A rapid increase in FQ resistance in Campylobacter is evident in the last 14 years [27]. In Slovenia, for instance, the resistance level to nalidixic acid rapidly increased in isolates from broiler meat from 49.1% in 2001–2003 [73] to 78.6% in 2006 [11]. In 2016, in average, 77.3% of Campylobacter spp. from broilers exhibited FQ resistance [5]. Recent data suggest the presence and clonal spread of FQ-resistant C. jejuni clonal complex ST-21 in central Europe (Slovenia, Germany, Austria) [74].

FQ resistance in C. jejuni (Figure 7) from broilers (in average 66.9%) varied from 8.4% in Finland to 97.9% in Latvia [5]. Furthermore, in 2014, Latvia reported on 100% resistant isolates of Campylobacter from chicken [75]. In humans, the highest rates of FQ resistance were reported for C. coli from Italy and Portugal (100%) and in for C. jejuni from Portugal and Estonia (>90%). Notably, 9 out of 19 EU MS recorded 80–100% resistance rates for C. coli (Figure 7) [5].

Figure 7.

Rates of FQ resistance in C. jejuni from broilers and humans, in C. coli from humans and combined resistance to FQ and erythromycin in C. coli from humans [5].

Overall, 9.2% of human C. coli exhibited combined resistance to ciprofloxacin, erythromycin and tetracycline with resistance rates ranging from 0 to 57.9% (Estonia), which is shown in Figure 7 [5]. Erythromycin resistance is often associated with MDR phenotype [63]. In Finland, for example, 94.7% of Campylobacter isolates from humans were, in addition to erythromycin, resistant to FQ, and 73.7% to tetracycline [76]. Combined resistance to the first-line drugs may be associated with adverse events such as delayed recovery, invasive illness and prolonged treatment with feasible alternative antimicrobials [77, 78].

FQ resistance in C. jejuni and C. coli can be mediated through specific point mutations in gyrA gene, encoding for DNA gyrase or through chromosomally encoded multidrug efflux pump. The two mechanisms work synergistically [79]. Efflux pumps in Campylobacter, primarily CmeABC, are involved in resistance to broad spectrum of antimicrobials, including macrolides and quinolones [80], as well as cross-resistance to other compounds such as bile salts [81]. Therapeutic application of efflux pump inhibitors (e.g., epigallocatechin gallate) that were shown to restore macrolide efficacy could be a feasible treatment option in combination with the macrolide therapy [80, 82, 83, 84].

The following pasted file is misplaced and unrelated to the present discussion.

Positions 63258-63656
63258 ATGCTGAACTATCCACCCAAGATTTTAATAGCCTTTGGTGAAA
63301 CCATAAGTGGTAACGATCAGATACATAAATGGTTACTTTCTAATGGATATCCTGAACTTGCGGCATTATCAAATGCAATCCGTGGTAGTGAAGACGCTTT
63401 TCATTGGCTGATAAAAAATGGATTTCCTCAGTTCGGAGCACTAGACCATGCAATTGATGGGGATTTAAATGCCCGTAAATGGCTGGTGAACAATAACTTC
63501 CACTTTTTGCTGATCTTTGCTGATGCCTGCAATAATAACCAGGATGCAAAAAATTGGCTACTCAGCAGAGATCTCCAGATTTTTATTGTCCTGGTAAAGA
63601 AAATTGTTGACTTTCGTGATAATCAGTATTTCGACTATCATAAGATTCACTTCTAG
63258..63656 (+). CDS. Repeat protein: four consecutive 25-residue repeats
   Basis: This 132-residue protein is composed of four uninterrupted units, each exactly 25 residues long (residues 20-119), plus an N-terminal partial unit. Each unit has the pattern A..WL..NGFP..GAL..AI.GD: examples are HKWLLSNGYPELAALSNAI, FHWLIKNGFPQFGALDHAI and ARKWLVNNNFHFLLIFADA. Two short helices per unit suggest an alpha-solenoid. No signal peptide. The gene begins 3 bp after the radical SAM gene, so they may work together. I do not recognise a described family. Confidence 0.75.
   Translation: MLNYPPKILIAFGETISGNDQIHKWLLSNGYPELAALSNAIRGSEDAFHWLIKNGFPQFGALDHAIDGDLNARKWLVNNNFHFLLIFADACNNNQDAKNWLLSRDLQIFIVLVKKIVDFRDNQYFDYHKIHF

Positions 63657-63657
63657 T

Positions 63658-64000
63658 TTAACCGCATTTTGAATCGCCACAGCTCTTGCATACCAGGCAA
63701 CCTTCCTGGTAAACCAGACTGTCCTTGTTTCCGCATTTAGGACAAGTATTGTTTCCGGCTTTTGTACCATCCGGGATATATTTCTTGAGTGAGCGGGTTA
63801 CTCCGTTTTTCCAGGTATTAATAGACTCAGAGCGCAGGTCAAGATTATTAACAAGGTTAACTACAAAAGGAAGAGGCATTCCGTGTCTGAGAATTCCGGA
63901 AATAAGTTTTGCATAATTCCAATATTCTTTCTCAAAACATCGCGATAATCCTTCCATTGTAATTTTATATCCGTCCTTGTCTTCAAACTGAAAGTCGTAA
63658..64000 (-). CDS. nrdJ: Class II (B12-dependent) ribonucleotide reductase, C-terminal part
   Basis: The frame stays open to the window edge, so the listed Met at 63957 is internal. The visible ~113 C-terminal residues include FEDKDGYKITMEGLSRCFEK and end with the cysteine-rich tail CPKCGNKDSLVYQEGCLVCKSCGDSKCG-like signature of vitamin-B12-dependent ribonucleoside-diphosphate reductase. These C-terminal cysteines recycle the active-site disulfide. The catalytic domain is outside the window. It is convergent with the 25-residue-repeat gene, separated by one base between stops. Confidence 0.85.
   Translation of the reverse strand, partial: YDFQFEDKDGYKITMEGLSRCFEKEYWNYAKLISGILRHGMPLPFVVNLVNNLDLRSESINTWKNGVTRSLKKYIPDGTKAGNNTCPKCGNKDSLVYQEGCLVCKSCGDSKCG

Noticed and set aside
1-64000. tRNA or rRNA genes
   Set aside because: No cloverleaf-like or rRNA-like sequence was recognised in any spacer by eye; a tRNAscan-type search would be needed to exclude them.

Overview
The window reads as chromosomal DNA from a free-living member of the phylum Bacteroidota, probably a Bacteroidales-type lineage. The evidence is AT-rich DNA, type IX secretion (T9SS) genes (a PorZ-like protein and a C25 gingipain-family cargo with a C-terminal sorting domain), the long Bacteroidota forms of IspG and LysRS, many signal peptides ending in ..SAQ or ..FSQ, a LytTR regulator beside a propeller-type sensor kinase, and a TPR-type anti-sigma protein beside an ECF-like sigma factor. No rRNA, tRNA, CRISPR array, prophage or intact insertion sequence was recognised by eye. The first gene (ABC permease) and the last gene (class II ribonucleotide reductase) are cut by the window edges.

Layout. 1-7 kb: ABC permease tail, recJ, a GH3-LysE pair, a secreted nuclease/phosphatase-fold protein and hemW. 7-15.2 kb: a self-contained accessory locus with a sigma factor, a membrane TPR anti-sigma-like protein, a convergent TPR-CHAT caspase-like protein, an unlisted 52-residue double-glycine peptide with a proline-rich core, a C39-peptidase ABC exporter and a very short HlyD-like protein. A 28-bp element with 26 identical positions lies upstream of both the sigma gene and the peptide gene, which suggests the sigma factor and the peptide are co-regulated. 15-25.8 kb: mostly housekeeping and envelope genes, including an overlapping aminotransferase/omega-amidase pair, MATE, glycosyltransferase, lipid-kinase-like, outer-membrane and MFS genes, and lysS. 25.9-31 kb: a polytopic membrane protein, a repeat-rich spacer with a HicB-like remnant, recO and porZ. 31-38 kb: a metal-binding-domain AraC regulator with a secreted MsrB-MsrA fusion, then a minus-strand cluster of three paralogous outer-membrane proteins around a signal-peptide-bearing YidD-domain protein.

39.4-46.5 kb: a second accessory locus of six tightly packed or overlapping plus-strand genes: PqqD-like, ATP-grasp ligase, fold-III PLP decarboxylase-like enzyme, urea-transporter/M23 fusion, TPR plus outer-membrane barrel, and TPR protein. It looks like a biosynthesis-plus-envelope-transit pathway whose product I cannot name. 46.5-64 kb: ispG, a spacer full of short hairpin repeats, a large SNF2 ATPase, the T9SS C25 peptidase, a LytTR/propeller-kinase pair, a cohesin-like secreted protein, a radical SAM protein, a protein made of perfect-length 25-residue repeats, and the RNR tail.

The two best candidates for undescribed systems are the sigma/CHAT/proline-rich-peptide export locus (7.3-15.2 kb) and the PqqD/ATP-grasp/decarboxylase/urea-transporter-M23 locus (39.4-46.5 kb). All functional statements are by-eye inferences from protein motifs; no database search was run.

5. The role of whole genome sequencing in the surveillance of antimicrobial resistance of common zoonotic bacteria

The EU harmonised system on the monitoring and reporting of antimicrobial resistance in zoonotic and commensal bacteria (EC Decision 2013/652/EU; EFSA, EDSA) [12] is based on the phenotypic assessment of AMR of selected bacterial species (Salmonella, Campylobacter, E. coli) in selected food-producing animal species (poultry, pigs, cattle) and food products (chicken, pork, beef meat), using dilution methods (ISO standard 20776-1:2006, ISO standard 20776-2:2007) and EUCAST epidemiological cut-off values (ECOFF-values) as interpretative criteria (EC Decision 2013/652/EU) [12]. In accordance with this legislation, 170 isolates are examined for antimicrobial susceptibility to a panel of 15 antimicrobial substances, for each combination of bacterial species and type of sample of animal population or food category each year by each member state. In 2016, ECDC also published EU protocol for harmonised monitoring of antimicrobial resistance in human Salmonella and Campylobacter isolates, aimed to increase the comparability of AMR data collected at the EU level from different Member States, and to improve the comparison of data among human isolates and isolates from animals and food products [13]. Beside dilution method as a preferred method, disk diffusion and gradient strip diffusion method are also allowed.

On the isolate level, genotyping of human isolates is also recommended, in terms of the assessment of resistance mechanisms and detection of the epidemic spread of resistance, particularly multi-drug resistant Salmonella, but it is not required in reporting [13].

In recent years, the development of high-throughput technologies and platforms for massive DNA sequencing, and genomics tools has opened new possibilities also in the surveillance of AMR in common zoonotic bacteria. WGS, together with appropriate databases, general (NCBI, ENA) or specialised for AMR (ARG-ANNOT, ResFinder, CARD, RED-DB, Bacmet), bioinformatic tools (BLAST) and platforms enable detection of antibiotic resistance genetic loci in the genomes of bacterial isolates or microbiomes and reveal the mechanisms leading to AMR. While WGS offers very rapid and efficient tool for detection of the antibiotic resistance genes (ARG) in genomes of individual bacterial isolates, the main issue remains how to predict from these data the actual antimicrobial susceptibility, and epidemiological or clinical cut-off values [85]. However, differentiation among isolates with acquired or intrinsic resistance on the basis of phenotypic MIC determinations only is also not totally accurate. Furthermore, it should be considered that also the strains that contain the genes associated with antimicrobial resistance but do not exhibit phenotypic resistance present certain risk for the horizontal spread when consumed.